Anschitil de Turville
(-Bef 1086)
Roger de Turville
(Cir 1078-)

 

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Spouses/Children:
Unknown

Roger de Turville

  • Born: Cir 1078, Tourville, Port-Audemere, Eure, Normandy
  • Marriage: Unknown

bullet  Noted events in his life were:

• Background Information. 1318
"One of the greatest lords that accompanied Duke William upon his memorable invasion of England in 1066 was his half- brother Odo, Bishop of Bayeux. Among the Bishop's followers was a certain Anschitil, who may have been present at (the Battle of) Hastings-possibly one of the young men who the Bayeux tapestry. Anschitil was dead before 1086, when his son Roger is found holding extensive estates of the Bishop in the counties of Buckingham, Kent and Hertford. By far teh greater part of his possessions lay in Buckinghamshire where he held, besides several lesser lordships, Weston, Taplow, Chalfont, and Saunderton; in Kent, where he is called "son of Anschitil." he Held Hastingleigh and Eastling; in Hertford he held the manor of Putenham. These holdings, assessed at upwards of fifty hides, constituted a very large estate for a Doomsday under-tenant."

"On Roger's death, his inheritance passes to Geoffrey de Turville, whose grandsons, William and Richard de Turville, were sued, in 1212, by Herbert de Bolebec, great-grandson and heir of Isabel, the daughter of Roger, son of Anschitil, for seven and a quarter knight's fees in Chalfont. The suit was obviously unsuccessful and it may therefore be fairly presumed that Geoffrey was Roger's son and heir, for it is quite unlikely that the Turvilles could otherwise have resisted so strong a claim.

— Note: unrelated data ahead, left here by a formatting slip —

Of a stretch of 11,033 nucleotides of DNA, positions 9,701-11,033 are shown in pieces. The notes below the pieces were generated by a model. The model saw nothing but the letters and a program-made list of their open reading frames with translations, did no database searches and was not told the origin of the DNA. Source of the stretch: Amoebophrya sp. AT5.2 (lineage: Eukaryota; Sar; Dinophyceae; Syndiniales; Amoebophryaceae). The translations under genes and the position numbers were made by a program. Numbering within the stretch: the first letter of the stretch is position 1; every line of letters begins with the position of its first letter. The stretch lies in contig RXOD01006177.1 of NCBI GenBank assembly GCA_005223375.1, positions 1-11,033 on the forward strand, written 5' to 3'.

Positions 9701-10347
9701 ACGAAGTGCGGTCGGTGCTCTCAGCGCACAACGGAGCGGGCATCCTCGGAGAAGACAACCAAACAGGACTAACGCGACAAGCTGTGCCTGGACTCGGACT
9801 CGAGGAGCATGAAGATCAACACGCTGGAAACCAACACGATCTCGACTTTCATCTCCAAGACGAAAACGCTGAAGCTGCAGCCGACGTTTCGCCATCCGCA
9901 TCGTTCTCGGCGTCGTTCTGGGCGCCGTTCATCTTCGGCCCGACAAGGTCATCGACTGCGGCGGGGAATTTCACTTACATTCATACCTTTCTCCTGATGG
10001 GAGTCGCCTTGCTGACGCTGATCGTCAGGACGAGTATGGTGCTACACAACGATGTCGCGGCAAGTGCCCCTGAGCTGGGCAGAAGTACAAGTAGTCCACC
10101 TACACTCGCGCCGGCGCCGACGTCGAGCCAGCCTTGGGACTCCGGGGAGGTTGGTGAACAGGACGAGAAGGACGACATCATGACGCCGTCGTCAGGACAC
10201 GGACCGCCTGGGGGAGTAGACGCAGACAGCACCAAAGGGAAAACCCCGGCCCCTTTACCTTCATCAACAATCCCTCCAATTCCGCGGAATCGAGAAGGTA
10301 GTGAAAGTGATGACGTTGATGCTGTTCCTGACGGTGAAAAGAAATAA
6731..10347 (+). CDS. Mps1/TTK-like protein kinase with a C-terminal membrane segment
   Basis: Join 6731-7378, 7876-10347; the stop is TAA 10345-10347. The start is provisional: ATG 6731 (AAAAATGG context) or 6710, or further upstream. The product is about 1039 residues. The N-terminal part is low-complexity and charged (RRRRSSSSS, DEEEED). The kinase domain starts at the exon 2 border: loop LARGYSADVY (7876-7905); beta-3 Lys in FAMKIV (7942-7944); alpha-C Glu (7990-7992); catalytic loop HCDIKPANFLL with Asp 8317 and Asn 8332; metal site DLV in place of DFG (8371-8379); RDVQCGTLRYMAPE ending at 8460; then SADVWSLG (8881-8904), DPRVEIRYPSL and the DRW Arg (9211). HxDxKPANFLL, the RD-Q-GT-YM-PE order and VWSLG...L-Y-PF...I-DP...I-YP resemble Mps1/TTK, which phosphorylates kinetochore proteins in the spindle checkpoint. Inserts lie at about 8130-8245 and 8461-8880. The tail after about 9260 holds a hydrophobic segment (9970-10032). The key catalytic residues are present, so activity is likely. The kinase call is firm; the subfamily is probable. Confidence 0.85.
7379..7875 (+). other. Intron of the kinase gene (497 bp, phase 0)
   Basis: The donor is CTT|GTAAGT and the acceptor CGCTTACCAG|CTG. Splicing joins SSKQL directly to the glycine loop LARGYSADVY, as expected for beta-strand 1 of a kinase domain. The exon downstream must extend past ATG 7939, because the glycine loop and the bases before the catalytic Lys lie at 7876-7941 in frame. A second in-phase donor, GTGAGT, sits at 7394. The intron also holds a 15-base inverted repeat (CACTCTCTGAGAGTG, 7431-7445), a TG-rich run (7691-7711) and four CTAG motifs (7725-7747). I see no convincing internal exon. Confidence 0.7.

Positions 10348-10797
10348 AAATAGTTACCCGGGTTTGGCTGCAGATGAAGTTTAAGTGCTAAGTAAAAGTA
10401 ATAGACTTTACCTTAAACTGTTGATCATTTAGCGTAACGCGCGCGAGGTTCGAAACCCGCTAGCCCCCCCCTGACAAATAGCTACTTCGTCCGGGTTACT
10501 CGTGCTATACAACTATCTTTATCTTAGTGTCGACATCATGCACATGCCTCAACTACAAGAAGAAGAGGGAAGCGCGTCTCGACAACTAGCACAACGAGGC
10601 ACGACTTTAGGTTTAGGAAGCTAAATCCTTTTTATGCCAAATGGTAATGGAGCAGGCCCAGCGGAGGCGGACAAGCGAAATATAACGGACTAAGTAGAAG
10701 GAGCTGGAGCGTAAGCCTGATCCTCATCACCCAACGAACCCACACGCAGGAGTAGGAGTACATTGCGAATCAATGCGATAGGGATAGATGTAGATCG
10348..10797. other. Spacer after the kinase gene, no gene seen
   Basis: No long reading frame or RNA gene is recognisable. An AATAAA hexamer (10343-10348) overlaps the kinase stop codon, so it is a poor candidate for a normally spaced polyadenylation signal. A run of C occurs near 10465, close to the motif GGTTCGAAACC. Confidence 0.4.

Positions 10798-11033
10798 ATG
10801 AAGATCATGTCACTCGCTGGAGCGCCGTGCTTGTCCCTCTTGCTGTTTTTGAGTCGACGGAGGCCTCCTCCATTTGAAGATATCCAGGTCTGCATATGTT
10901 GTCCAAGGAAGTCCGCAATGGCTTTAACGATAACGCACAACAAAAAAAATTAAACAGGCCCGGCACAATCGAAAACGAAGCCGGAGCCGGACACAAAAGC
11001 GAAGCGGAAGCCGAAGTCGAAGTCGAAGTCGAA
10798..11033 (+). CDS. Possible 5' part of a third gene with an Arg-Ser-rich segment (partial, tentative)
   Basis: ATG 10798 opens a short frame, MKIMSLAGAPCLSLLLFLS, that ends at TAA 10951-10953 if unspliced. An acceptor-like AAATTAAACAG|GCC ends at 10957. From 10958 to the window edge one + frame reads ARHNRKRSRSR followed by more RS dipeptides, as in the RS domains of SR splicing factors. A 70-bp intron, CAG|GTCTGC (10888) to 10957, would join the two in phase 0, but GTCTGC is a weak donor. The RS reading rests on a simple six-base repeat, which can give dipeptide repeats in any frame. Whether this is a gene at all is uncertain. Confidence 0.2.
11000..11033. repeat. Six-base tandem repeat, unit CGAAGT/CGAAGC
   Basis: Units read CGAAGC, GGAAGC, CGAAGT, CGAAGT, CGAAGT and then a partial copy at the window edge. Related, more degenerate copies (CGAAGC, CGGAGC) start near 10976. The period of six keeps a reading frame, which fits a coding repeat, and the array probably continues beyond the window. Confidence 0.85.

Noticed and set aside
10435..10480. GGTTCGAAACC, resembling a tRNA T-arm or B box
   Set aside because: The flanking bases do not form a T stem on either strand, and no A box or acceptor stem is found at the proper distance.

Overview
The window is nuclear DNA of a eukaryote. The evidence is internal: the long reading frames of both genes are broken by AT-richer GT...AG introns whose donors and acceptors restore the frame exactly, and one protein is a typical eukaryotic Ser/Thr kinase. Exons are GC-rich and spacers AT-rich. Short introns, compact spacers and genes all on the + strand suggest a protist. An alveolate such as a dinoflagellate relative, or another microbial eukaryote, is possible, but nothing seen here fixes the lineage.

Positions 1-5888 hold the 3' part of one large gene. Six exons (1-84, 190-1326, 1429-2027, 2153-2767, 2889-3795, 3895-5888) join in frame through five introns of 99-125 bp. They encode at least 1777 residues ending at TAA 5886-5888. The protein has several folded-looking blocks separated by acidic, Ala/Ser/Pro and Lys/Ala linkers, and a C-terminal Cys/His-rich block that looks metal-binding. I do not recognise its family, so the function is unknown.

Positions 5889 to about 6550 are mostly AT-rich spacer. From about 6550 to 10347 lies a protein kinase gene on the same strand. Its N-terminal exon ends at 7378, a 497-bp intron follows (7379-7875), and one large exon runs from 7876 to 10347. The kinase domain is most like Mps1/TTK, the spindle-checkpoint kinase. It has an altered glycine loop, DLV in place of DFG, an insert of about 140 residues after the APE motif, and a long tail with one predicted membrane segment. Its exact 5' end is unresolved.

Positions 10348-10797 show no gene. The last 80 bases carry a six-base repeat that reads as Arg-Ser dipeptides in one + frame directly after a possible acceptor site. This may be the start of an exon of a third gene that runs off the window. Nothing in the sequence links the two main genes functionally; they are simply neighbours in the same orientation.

"There can be no doubt that this Geoffrey is identical with the Geoffrey de Turville whose cruel mutilation by Henry I is recorded by Ordericus Vitalis. After Bishop Odo's forfeiture, many of his lordships passed to Robert de Beaumont, Earl of Leicester and Count of Meulan. His son Waleran, Count of Meulan, whose fortunes Geoffrey would naturally follow, rebelled against the king in 1123, and was utterly defeated at the battle of Rougemontier, where he and some eighty of his men-at-arms were taken prisoners. At Rouen, the following year, the King pronounced judgment on the captives and caused the eyes of Geoffrey de Turville and another knight named Odard du Pin to be put out. . . . It is not known for certain if Geoffrey survived this terrible punishment. It is, however evident that Geoffrey de Turville, or his son of the same name, was, to some extent, in the King's favour in 1130, when he was pardoned £4-8-6 of geld-an amount corresponding very closely to the sum that would have been due on the Doomsday assessment-on his lands in Bucks.

"Geoffrey de Turville was succeeded by his son, another Geoffrey. In 1146, he acknowledged that, with the consent of Gundred, his wife, he had given to the church of St. Mary of Missenden, for the souls of his father, Geoffrey, his brother William, himself, his wife and his sons, all the land of "la Lega" that Ralf de Haltuna held."

~"The Origins of the Putenhams," New England Historical & Genealogical Register, Vol. 95. p. 122-124


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